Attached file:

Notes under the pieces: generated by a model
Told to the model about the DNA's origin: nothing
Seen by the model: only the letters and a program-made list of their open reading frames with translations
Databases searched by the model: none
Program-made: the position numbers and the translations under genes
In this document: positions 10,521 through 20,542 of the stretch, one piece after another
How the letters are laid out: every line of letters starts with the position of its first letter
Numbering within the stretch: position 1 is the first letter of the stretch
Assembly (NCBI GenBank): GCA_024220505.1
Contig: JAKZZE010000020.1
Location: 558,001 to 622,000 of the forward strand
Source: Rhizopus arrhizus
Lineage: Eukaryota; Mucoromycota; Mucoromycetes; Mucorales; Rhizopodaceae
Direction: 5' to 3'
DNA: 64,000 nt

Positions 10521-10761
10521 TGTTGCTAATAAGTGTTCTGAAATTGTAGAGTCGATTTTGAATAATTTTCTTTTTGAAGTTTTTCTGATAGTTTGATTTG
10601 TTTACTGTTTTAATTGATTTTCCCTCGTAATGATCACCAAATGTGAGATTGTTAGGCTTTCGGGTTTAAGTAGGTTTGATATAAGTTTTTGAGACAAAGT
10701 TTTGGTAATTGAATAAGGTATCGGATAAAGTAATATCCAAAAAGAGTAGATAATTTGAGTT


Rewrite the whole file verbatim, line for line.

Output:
Notes under the pieces: generated by a model
Told to the model about the DNA's origin: nothing
Seen by the model: only the letters and a program-made list of their open reading frames with translations
Databases searched by the model: none
Program-made: the position numbers and the translations under genes
In this document: positions 10,521 through 20,542 of the stretch, one piece after another
How the letters are laid out: every line of letters starts with the position of its first letter
Numbering within the stretch: position 1 is the first letter of the stretch
Assembly (NCBI GenBank): GCA_024220505.1
Contig: JAKZZE010000020.1
Location: 558,001 to 622,000 of the forward strand
Source: Rhizopus arrhizus
Lineage: Eukaryota; Mucoromycota; Mucoromycetes; Mucorales; Rhizopodaceae
Direction: 5' to 3'
DNA: 64,000 nt

Positions 10521-10761
10521 TGTTGCTAATAAGTGTTCTGAAATTGTAGAGTCGATTTTGAATAATTTTCTTTTTGAAGTTTTTCTGATAGTTTGATTTG
10601 TTTACTGTTTTAATTGATTTTCCCTCGTAATGATCACCAAATGTGAGATTGTTAGGCTTTCGGGTTTAAGTAGGTTTGATATAAGTTTTTGAGACAAAGT
10701 TTTGGTAATTGAATAAGGTATCGGATAAAGTAATATCCAAAAAGAGTAGATAATTTGAGTT